Senior European officials voiced regret over Turkey’s decision to withdraw from a European treaty aiming to prevent and combat violence against women.
The EU’s foreign policy chief Josep Borrell said in a statement that the Istanbul Convention was the first international legally binding instrument to combat violence against women and domestic violence.
“We cannot but regret deeply and express incomprehension towards the decision of the Turkish government to withdraw from this convention that even bears the name of Istanbul,” Borrell said, referring to the Turkish metropolitan city.
He called on Turkey to reverse the decision.
Meanwhile, Heiko Maas, Germany’s foreign minister and chair of the Council of Europe’s Committee of Ministers, as well as President of the Council of Europe’s Parliamentary Assembly Rik Daems, issued a joint statement on Turkey’s announced withdrawal.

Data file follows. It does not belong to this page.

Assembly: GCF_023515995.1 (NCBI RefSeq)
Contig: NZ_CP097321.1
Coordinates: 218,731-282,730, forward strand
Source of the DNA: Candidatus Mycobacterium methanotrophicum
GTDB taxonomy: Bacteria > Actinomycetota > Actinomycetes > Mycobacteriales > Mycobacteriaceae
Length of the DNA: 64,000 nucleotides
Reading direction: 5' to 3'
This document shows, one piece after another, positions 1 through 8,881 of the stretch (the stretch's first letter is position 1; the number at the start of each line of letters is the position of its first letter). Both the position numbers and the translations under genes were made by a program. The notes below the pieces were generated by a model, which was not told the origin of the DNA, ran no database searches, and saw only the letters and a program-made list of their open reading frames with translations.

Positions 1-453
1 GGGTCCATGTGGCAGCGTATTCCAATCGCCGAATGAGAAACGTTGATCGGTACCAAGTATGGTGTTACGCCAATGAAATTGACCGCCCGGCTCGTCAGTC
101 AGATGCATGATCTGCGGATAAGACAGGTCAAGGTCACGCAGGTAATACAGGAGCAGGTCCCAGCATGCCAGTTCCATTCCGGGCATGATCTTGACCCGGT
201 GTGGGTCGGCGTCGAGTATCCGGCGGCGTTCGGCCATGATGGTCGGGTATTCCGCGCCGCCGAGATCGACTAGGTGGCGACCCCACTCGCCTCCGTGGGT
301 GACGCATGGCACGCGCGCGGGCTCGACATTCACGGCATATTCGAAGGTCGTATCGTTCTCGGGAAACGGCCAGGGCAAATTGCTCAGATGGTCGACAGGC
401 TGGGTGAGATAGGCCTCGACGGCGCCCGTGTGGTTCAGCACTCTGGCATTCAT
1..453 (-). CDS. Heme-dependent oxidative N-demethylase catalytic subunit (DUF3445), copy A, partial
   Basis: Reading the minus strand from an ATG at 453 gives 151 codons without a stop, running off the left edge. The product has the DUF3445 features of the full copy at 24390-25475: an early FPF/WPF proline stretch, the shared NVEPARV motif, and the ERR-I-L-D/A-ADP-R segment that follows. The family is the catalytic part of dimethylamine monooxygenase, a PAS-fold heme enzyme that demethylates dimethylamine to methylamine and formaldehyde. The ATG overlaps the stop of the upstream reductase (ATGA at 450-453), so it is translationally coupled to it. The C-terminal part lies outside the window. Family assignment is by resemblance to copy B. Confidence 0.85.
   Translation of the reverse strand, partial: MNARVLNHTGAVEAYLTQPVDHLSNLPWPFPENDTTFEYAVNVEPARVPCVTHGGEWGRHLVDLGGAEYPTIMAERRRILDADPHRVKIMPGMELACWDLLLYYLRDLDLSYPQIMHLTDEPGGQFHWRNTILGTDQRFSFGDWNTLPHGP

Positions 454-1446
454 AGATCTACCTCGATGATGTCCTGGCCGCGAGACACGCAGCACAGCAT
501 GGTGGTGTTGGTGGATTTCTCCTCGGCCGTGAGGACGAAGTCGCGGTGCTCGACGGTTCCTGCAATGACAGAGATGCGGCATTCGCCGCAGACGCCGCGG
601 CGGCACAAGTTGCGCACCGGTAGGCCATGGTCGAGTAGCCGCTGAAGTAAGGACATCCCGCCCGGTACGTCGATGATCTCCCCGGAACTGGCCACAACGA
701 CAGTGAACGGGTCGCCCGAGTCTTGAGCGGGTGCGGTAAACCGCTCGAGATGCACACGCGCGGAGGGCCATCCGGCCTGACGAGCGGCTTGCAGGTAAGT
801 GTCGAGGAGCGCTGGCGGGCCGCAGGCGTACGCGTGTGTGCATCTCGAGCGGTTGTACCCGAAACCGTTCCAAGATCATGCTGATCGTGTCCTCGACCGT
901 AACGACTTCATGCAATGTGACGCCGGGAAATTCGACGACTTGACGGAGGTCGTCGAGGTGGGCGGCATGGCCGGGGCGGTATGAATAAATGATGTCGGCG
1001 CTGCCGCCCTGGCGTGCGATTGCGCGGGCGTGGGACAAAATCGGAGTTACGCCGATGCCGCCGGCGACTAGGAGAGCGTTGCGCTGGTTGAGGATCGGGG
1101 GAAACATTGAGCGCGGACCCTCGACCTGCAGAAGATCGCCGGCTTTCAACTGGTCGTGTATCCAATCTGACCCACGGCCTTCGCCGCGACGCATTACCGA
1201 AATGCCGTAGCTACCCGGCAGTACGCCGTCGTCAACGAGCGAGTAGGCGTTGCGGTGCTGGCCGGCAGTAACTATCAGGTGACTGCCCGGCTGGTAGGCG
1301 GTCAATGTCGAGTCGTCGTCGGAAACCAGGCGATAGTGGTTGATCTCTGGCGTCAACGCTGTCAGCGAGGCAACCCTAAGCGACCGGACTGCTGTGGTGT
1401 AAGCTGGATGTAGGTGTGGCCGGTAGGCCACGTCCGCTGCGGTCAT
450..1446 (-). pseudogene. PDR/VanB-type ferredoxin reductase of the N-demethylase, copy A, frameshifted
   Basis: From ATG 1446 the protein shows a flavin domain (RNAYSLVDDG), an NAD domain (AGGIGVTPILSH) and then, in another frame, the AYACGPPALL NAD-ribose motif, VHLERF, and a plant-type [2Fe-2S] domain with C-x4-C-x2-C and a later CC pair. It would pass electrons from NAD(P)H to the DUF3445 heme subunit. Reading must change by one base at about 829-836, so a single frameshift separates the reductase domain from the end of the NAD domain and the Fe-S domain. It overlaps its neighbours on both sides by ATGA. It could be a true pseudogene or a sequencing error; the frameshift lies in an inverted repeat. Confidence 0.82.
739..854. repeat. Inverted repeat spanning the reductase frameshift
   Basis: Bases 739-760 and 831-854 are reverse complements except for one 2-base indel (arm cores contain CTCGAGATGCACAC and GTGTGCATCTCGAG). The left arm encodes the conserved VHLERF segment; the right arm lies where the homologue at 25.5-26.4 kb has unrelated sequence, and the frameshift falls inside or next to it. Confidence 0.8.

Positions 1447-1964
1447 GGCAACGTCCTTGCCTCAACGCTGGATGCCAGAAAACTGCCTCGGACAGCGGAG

Maas and Daems said they “deeply regret the decision” to quit the Istanbul Convention that was ratified in Turkey’s parliament in 2012.
“We recall that the purpose of the Convention is to prevent violence against women, protect victims and prosecute perpetrators. It upholds women’s fundamental human right to a life free from violence,” the statement read.
Turkey was the first country to ratify the European convention adopted in Istanbul in 2011.
The convention seeks to prevent violence against women, including domestic violence, and bring an end to legal impunity for perpetrators.
While the convention was enforced in 34 countries, including Turkey, some countries — Ukraine, the UK, the Czech Republic, Slovakia, Moldova, Lithuania, Liechtenstein, Latvia, Hungary, Armenia, and Bulgaria — signed the document but have yet to ratify.
The EU signed the convention on June 13, 2017, while Council of Europe members Russia and Azerbaijan did not.
Some items of the convention caused discussion on the subject of gender equality in Turkey, with critics saying they damage traditional family values.